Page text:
“Look in the eye of the interviewer.” “Don’t slouch.” “Don’t shake your legs.” “Don’t laugh.”
We may have heard these instructions umpteen times, but science proves that body language (or non-verbal communication) is indeed important to create a good and lasting first impression.
The famous psychologist, Albert Mehrabian, based on his extensive research has come up with the 7%-38%-55% rule. It states that there are 3 elements that dictate the first impression about someone (when we are deciding whether we like or dislike someone)
- 7% words (what we say)
- 38% the tone of the voice
- 55% body language
Another study by Amy Cuddy, a famous social psychologist found that trust is an important factor we look for when we meet someone new. In her famous Ted Talk, she said that
Trust is the conduit for influence; it’s the medium through which ideas travel. If they don’t trust you, your ideas are just dead in the water. If they trust you, they’re open and they can hear what you’re offering. Having the best idea is worth nothing if people don’t trust you.
Interestingly, trust can be conveyed through body language and non-verbal gestures, and in this post, we look at how to do exactly that.
3 Simple Ways to Build Trust Through Your Body Language:
1. Never discount the power of a good eye contact
Have you wondered when we don’t feel connected to a few people and don’t find them that trustworthy? It’s probably because you are not seeing eye-to-eye with each other and quite literally. Maintaining an eye contact is really important if you want to build trust when you meet someone.
According to studies, 7-10 seconds of eye contact is ideal to maintain when in a one-on-one conversation, and 4/5 seconds when you are in a group setting. At work, a constant gaze of 10 sec or more will either make you seem more aggressive or inauthentic, while in personal setting, it may appear as a sign of romantic interest, or just downright creepy.
2. Mirroring the gestures
It is a common observation that when people are in a conversation, and when it’s going on well, partners tend to imitate each other’s body language, for instance, stance, folding of hands, facial expressions, etc. Why, you ask? It’s because it creates the sense that people are on the same page and convey a feeling of empathy and trust. In one research experiment by William Maddux, he and his team tested the impact of mirroring on business negotiations. One-half of the MBA students were instructed to mirror the other people they interact, while the other half were told not to. The results were striking – the half where the students were instructed to mirror their counterparts were able to reach the deal 67% of the time, compared to the other half, who were told not to mirror were able to reach the deal just 12.5% of the time.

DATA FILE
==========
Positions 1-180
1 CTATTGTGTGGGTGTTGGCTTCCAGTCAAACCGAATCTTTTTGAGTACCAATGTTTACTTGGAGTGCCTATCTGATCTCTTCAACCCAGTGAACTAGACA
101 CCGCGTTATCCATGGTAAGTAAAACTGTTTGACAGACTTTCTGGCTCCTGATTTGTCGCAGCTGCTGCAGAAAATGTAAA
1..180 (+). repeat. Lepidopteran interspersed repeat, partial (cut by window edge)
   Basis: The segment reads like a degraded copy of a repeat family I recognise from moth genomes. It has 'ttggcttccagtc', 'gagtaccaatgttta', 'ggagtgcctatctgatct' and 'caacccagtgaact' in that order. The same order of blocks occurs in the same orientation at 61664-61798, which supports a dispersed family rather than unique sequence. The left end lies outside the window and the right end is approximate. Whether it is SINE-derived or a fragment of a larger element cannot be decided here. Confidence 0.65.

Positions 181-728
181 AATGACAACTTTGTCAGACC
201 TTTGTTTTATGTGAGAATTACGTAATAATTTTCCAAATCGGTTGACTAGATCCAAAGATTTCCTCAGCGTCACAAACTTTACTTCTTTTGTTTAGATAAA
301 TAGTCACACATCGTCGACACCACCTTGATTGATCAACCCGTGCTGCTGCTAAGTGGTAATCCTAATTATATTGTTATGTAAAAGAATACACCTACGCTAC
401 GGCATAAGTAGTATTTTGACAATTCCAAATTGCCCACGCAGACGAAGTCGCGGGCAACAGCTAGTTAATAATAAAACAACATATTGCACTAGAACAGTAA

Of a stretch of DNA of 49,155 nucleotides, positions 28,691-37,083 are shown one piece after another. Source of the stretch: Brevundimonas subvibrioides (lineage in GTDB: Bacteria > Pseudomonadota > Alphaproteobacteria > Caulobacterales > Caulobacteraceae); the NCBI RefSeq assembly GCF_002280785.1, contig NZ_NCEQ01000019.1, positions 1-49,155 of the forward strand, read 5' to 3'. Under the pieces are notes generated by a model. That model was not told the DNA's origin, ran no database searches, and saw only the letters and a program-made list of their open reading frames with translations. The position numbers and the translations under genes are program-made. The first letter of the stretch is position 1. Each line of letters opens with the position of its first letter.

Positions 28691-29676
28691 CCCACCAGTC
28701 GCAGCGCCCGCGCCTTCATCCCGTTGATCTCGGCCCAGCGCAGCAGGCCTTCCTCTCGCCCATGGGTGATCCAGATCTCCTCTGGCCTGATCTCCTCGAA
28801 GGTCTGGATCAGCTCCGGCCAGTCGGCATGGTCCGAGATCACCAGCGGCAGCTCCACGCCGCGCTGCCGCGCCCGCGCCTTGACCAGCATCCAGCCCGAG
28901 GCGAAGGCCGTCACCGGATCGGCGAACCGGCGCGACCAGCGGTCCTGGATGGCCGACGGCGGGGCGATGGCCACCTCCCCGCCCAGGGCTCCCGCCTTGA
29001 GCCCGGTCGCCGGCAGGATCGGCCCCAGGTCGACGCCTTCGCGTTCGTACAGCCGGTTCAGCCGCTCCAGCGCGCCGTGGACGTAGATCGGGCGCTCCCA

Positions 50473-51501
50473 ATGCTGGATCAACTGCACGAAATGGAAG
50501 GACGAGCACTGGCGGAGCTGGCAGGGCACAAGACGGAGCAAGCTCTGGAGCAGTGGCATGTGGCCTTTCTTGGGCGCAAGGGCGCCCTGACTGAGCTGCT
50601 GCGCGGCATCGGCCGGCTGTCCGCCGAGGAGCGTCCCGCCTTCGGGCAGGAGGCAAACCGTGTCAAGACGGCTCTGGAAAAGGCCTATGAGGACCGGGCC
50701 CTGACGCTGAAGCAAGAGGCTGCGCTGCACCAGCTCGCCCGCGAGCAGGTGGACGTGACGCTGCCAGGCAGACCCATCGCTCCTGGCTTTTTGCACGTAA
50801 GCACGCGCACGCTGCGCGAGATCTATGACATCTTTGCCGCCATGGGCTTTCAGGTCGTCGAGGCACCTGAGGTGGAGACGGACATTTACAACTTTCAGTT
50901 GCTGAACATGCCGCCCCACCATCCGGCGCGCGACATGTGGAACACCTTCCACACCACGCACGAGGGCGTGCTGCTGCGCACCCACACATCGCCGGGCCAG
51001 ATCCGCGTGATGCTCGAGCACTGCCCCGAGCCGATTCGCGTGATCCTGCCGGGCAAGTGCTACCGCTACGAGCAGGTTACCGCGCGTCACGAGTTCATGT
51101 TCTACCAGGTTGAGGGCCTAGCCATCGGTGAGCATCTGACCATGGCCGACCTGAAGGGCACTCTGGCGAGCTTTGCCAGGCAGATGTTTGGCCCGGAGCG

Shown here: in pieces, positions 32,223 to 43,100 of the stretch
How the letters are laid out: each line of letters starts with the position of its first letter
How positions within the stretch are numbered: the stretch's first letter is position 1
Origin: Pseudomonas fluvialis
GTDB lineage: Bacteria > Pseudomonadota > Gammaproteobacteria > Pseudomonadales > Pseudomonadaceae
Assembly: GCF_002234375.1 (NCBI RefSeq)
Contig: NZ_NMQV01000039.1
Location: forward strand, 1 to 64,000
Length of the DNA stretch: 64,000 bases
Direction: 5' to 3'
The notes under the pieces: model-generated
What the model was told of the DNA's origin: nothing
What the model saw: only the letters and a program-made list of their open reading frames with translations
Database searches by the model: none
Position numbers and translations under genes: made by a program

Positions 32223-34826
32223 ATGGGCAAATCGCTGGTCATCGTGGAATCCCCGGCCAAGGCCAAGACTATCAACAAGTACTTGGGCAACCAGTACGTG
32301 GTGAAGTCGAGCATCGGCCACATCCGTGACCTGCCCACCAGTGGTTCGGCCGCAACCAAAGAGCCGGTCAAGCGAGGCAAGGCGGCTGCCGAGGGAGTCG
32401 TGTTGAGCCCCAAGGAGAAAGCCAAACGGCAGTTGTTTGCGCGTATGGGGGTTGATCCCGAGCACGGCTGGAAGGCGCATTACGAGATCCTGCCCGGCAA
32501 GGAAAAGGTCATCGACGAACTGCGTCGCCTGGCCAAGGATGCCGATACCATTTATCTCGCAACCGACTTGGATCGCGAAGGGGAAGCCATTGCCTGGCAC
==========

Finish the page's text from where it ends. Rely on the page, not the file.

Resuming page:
What it means is, one can intentionally create a good rapport with the other by aping their body gesture. For instance if one is leaning forward a bit while communicating, you can also lean a little bit. Just a caveat: don’t overdo it else it may appear really weird.
3. Use your voice to your advantage
According to an article by WSJ, the person’s voice strongly influences how he or she is seen. The sound of a speaker’s voice matters twice as much as the content of the message. This was based on an analysis of 120 executive speeches based on the communications analytics company.
Researchers used computer software to analyze speakers’ voices, then collected feedback from a panel of 10 experts and 1,000 listeners. The speakers’ voice quality accounted for 23% of listeners’ evaluations; the content of the message accounted for 11%. Other factors were the speakers’ passion, knowledge, and presence.
What it means is it’s not just about what you say, but importantly how you say it.
These are a few things you can do to come across as more trustworthy person
- Stay in your normal pitch. When leaders try to express authority, they lower their pitch. One can come across as more credible and authentic by shifting their tone (from high to low) within their normal range.
- Speak slowly: Research has also found that a person who rushes on while speaking make the other person feel pressurized.
- Use words similar to the words your listeners use (or would use): People favour familiarity. Research has found that humans favour sounds which sound similar to our own name. One other study has found that people prefer brand which starts with the same letter as the person’s first name
So there you have it – 3 simple steps to build and communicate trust using body language.